Whether it be an external attack or internal vulnerabilities, any business that interacts over the internet or electronic networks, or is reliant on the supply of third party technology, is exposed to risk in this digital era.
Prevention is the best form of cyber security. However, it is not possible to protect against all cyber risks. So what should you do in the event that you detect a cyber-intrusion?
Planning your response to a cyber-attack is key to a smooth recovery. Make a response plan and ensure that it is well-documented, communicated to relevant internal and external stakeholders, and tested and updated regularly. Recovery plans should contain proactive policies that are frequently reviewed and updated in order to assist you in managing recovery from a cyber-attack. Policies may include methods for formal communication to manage internal and external communication during and after a recovery process, and formal review procedures to learn lessons from any cyber-attacks that do occur.
Report any actual or attempted cyber-attacks. Listed companies may be required to disclose a cyber-attack as market-sensitive information, and any risks in relation to cyber security may need to be revealed in product disclosure statements. Cyber-attacks may be breaches of Australian law and should be reported to the relevant authority. Small-to-medium-sized business can securely report attacks through the Australian Cybercrime Online Reporting Network. Large businesses should report occurrences to the Australian Cyber Security Centre by contacting CERT Australia.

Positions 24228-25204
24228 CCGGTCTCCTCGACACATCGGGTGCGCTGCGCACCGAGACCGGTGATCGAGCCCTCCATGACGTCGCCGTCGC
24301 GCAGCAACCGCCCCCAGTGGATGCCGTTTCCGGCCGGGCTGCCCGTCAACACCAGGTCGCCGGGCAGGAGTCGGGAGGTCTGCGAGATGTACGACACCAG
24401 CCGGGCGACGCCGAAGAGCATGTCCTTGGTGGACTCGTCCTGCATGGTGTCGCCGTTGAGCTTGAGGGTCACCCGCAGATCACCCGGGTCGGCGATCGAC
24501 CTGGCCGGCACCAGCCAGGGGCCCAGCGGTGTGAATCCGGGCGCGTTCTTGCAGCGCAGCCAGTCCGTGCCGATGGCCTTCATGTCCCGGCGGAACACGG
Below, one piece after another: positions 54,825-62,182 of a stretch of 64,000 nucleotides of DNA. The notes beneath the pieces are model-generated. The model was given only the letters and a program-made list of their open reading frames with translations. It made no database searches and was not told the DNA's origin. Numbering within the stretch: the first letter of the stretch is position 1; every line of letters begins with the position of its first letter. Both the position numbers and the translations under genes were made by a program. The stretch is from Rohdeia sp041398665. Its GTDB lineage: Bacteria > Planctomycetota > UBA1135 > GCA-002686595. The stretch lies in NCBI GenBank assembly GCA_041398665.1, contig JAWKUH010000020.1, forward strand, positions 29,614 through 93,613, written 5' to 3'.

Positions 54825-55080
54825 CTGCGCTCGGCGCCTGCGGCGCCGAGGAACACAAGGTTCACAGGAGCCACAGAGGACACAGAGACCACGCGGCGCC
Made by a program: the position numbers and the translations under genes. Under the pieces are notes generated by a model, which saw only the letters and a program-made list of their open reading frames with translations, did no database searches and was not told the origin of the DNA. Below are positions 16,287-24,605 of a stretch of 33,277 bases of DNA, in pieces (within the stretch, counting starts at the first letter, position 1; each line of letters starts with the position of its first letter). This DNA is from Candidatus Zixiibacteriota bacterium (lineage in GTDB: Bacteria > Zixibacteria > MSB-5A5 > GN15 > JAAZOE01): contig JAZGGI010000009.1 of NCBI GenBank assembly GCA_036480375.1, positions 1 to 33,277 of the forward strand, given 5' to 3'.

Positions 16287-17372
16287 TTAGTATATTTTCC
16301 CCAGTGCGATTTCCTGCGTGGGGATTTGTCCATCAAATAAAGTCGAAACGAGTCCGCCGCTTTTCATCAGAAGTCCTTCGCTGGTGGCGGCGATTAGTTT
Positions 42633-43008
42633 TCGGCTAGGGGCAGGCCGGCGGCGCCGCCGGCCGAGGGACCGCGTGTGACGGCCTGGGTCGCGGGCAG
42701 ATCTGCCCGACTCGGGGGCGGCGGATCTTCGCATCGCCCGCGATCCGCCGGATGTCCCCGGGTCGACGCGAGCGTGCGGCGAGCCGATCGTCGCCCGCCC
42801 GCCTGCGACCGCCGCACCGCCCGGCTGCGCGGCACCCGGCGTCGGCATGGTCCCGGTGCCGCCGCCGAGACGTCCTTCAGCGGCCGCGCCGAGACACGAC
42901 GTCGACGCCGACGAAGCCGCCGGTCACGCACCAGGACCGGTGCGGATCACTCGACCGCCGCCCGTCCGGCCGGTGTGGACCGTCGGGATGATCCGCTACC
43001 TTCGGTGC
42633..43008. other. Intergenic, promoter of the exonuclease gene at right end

Individuals such as employees, customers and clients must be advised if there has been a breach of any personal data. Notifying the relevant stakeholders can strengthen, or at least seek to maintain, investor and financial consumer trust and confidence. The Office of the Australian Information Commissioner provides assistance regarding the implementation and preparation of a data breach policy and response plan.
Cyber-attacks and internal data breaches can lead to financial loss, digital disruption and destabilisation and reputational harm for a business. Businesses subject to a cyber-attack or internal data breach may also be in default of their obligations under Australia’s privacy laws.
If you think your business may be at risk, or are seeking more information on how to manage cyber-attacks and internal data breaches, please contact us.